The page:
What’s better than one beautiful Black man starring in a feature film? Two: Chadwick Boseman and Stephan James, to be exact. Fresh off of their game-changing and historic shining moments in two of the most buzzed about movies of 2018 (Black Panther and If Beale Street Could Talk), the two now star in the Brian Kirk-directed 21 Bridges.
More in Entertainment: Sterling K. Brown Is A Different Kind Of Dad In 'Waves'
In 21 Bridges, Boseman and James join forces to explore what corruption in the police force looks like when the lines between right and wrong become blurred. When Michael (played by James) finds himself accused of killing several cops in a robbery gone wrong, he is forced to examine his life choices and decide what kind of person he wants to be in the world, as he fights for his life with Detective Andre Davis (played by Boseman) in hot pursuit.
The movie brings to light the parallel lives of these two brilliant Black men who are products of their individual life circumstances, but through a life-altering evening discover their commonalities and shared value system with regards to the sanctity of truth and life.
BET spoke to Chadwick and Stephan about their roles in this supercharged movie, which hits movies on Friday, November 22, and what the film revealed to them about who they are and where they come from.
BET: There are a few great one-liners in the movie. Detective Andre Davis has one early on when he says, "You better have perfect diction calling me a trigger," and another comes from Michael's partner in crime, Ray (played by Taylor Kitsch), who in describing Michael's life circumstance says, "He could've been anything if he had just been born someplace else." For those people seeing this movie and trying to figure out how to rise above their present circumstances and be or do more in life, what would you say to them?
Chadwick Boseman: Well, you know, it's not always geography. It's where you are in your mind, you know what I'm saying? Where you're born, a lot of times in the greatest stories, the person is born in a place that's not supposed to be the place where greatness comes from. That's the biblical story—that's the Egyptian mythology as well. So I think that's the opportunity to show God's greatness in the best way, because he can always bring light out of any situation.
Stephan James: I mean, I can't really top that. What he said!
BET: There's another great line in the movie when Detective Davis describes what it means for him to carry on the legacy of being a police officer, a tradition that he inherited from his slain father, and he says, 'It's in my DNA.' This immediately conjures up thoughts of the Kendrick Lamar song "DNA" and begs the question: How would you describe your DNA?
James: My DNA? I mean, single mother, three boys, from poverty, homelessness. I've done seen it all—seen it all, done it all. So, I think to just be here at this moment in time [I am] forever present, forever grateful to be able to do the work that we do, and I'm just thankful, you know? You think about Thanksgiving, that's one of the things I'm thankful for—the work that I get to do, and just life.
Boseman: I come from a big family, so everything's in my family. Like, any issue that you see in life, conflicts you see, pretty much everything. Like, my grandmother when she passed had 115 grands and great-grands, so we got everything going on. All the conflicts, deaths, sickness, but all the joy as well, and camaraderie and celebration. There's a wealth of all those things, so both perspectives are part of my DNA. They're part of my blood and bloodline. Regardless of how bad it is or how high it is, I feel like I'm a base, and there's a contentment there.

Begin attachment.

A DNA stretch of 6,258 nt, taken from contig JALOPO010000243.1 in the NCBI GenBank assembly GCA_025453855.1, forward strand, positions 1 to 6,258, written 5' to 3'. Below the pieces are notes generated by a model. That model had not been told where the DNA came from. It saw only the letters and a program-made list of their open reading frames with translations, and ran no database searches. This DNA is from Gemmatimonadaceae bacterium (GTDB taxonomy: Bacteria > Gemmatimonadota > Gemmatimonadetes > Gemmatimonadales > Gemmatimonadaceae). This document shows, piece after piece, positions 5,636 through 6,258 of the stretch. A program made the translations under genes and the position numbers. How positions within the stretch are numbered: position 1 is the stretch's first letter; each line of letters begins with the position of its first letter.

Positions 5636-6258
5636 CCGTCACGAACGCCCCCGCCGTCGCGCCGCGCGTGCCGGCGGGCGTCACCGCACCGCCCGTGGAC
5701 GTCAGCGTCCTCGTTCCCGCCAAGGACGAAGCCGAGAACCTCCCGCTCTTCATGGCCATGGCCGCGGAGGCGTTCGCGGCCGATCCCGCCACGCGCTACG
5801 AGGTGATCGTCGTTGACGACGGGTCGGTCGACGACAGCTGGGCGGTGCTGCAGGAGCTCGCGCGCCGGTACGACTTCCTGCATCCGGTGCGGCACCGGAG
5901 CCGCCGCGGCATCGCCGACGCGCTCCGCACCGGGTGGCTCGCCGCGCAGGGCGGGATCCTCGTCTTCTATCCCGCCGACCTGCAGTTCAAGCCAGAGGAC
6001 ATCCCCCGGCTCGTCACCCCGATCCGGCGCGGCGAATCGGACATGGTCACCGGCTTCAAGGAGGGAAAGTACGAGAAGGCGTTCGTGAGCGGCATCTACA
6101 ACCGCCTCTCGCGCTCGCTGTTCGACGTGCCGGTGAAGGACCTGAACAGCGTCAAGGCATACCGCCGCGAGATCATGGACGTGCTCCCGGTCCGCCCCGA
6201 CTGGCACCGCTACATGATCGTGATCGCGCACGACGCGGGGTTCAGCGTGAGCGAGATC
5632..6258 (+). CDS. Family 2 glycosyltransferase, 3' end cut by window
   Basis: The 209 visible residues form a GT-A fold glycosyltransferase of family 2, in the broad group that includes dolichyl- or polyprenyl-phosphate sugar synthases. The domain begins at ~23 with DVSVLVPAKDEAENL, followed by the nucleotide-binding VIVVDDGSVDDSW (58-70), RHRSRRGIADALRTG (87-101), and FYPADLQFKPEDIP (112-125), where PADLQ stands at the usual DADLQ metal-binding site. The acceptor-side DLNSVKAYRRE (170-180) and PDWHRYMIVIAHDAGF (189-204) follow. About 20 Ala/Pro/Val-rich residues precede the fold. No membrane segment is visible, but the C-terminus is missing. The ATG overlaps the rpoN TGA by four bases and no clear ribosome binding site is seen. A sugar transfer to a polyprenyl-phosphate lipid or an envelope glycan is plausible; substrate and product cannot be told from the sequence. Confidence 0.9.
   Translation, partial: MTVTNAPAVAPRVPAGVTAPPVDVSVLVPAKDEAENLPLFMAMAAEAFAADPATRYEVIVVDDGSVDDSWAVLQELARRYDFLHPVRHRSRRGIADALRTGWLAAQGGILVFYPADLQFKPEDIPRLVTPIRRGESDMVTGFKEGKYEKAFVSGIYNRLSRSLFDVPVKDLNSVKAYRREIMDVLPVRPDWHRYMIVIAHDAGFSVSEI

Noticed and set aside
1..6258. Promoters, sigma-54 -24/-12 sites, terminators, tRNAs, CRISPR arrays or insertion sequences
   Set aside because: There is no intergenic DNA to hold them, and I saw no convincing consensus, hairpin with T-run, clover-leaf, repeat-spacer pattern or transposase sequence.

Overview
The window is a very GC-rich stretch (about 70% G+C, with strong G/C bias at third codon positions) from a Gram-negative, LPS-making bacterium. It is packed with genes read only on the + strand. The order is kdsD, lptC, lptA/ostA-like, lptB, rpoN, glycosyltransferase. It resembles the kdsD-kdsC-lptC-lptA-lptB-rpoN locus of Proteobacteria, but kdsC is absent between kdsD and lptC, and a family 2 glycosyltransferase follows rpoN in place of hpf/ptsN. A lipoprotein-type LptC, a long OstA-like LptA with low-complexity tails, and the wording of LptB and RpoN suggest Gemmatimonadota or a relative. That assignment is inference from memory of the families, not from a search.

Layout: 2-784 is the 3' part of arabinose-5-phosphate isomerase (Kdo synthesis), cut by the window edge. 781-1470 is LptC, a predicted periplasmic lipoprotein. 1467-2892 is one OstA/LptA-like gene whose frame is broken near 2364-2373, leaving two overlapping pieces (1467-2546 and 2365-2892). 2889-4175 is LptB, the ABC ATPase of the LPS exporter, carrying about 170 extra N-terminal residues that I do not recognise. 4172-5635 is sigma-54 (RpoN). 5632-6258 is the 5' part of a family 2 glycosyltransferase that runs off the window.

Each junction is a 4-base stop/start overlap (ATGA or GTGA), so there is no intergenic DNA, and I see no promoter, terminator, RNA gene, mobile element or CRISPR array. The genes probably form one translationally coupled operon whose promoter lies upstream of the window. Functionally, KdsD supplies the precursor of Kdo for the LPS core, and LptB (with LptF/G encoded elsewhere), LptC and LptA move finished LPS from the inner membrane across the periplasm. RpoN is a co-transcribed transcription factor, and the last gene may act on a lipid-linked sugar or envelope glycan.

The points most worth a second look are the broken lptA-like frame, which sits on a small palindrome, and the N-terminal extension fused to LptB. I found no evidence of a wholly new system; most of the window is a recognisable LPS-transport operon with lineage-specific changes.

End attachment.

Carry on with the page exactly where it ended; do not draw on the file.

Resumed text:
BET: What was it like for you while shooting this film, as cop and criminal, getting to be so intimate with firearms and shooting several scenes with something so powerfully capable of taking away a life? Did it alter your perspective on life and death in real life?
Boseman: I'm not a gun person, you know what I'm saying? We didn't have guns in our home. Guns have been pulled on me in my teenage years, and I wasn't cool with that. In the course of this movie, I can remember the first day when we started firearms training here in L.A. I wasn't comfortable.
I had been to the firing range before, I've even done movies where I've held guns, but I knew it was going to be more in this movie, and I didn't feel comfortable at all. It's something I had to get over in order to do the role. We got to the point where we were firing 500 rounds a day, three to four times a week, and I was getting good at shooting stuff from a distance that was small, and at a certain point I had to check myself, like, whoa, how do you feel about it?
And I was like, I still don't want any guns in my house. I still don't want kids of mine with the opportunity to find them. So that hasn't really changed. Even though I developed the skill set in the course of doing this movie, I still don't feel comfortable.
James: For me I think you just take in the weight of this thing, literally. You talk about training, and going into the SWAT bases and walking into lockers with like a thousand guns and you have your pick at any one of these things, and I guess you realize the power that this thing can cause—the heartbreak, the trauma, the chaos—especially in a city like New York. I don't know, it's just this one piece of thing, but you can't underestimate the effect it can have.
Photo Credit: Matt Kennedy/STX Films